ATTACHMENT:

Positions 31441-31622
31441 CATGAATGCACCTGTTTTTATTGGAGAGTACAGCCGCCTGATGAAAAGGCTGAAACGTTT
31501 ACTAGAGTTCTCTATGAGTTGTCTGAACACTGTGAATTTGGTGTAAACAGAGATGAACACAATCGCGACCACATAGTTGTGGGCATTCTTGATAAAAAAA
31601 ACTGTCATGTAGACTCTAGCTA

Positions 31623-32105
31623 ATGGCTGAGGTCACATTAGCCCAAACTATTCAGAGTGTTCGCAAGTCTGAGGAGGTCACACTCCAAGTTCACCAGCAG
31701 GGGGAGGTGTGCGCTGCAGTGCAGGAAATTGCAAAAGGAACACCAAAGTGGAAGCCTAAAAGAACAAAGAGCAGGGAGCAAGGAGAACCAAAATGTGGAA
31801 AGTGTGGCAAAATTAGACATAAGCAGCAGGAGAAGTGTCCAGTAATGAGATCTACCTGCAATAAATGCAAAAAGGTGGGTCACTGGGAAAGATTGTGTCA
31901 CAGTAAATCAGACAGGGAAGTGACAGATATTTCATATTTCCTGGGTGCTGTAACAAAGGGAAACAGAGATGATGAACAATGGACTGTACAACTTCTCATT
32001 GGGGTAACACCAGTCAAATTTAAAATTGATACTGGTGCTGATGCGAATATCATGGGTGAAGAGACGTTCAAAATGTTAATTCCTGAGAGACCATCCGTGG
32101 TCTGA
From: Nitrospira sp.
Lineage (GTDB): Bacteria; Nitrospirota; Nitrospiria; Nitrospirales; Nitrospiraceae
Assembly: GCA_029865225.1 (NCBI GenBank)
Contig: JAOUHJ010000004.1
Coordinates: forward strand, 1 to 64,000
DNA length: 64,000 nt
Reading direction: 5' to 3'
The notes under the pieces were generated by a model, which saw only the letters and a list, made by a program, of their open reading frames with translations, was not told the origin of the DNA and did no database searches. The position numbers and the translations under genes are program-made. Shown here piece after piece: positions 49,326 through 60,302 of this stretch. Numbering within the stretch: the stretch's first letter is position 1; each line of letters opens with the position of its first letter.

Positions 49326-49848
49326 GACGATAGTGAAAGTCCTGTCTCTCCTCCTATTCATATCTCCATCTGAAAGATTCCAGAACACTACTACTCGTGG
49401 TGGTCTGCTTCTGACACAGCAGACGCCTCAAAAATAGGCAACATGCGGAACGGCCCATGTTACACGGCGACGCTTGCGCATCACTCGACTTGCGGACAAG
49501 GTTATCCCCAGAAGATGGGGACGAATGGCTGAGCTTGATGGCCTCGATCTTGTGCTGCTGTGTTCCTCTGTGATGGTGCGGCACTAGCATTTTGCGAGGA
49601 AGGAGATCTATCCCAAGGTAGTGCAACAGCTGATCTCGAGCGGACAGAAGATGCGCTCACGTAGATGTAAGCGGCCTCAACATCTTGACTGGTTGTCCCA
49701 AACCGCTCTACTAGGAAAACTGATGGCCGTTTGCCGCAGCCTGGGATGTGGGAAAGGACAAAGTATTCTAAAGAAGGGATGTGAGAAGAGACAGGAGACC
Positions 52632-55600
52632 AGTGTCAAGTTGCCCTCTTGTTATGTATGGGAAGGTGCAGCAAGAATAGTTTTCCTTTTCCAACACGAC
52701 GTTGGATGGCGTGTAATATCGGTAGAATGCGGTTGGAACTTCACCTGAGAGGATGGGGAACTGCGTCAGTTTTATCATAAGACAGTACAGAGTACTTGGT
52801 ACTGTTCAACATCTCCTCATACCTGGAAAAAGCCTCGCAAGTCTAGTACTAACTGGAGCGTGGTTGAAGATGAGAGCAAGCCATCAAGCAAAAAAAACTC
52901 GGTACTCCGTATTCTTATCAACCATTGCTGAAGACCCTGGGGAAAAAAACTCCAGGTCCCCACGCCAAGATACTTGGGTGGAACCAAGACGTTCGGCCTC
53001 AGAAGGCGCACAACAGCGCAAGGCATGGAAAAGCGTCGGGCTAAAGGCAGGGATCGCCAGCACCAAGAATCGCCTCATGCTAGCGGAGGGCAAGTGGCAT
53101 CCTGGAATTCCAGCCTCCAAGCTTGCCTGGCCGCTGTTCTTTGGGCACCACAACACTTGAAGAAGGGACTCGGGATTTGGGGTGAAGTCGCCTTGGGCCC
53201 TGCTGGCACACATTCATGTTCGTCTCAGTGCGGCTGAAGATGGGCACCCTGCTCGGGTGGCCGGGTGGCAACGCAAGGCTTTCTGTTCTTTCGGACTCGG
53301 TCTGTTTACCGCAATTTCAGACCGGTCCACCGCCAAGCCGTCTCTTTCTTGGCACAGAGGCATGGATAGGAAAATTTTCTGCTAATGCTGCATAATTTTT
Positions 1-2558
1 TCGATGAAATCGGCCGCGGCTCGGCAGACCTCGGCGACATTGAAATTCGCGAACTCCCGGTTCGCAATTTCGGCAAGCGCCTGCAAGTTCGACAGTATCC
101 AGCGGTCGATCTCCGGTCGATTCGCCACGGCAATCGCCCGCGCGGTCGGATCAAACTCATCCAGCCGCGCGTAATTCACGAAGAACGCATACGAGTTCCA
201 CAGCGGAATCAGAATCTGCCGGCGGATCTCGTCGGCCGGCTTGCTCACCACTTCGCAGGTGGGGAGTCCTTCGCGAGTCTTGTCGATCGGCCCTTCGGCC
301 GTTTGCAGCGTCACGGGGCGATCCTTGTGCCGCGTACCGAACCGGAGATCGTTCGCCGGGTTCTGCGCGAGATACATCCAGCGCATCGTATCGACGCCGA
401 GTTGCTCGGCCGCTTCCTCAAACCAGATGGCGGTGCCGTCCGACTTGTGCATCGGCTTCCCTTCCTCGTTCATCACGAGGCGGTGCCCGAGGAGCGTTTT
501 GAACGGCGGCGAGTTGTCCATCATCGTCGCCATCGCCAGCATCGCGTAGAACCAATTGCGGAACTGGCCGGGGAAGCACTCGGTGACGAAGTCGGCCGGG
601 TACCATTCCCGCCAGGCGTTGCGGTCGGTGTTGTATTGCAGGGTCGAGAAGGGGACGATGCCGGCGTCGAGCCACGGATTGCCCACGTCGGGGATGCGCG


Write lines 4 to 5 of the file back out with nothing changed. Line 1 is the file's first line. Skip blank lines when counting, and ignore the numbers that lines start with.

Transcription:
31601 ACTGTCATGTAGACTCTAGCTA

Positions 31623-32105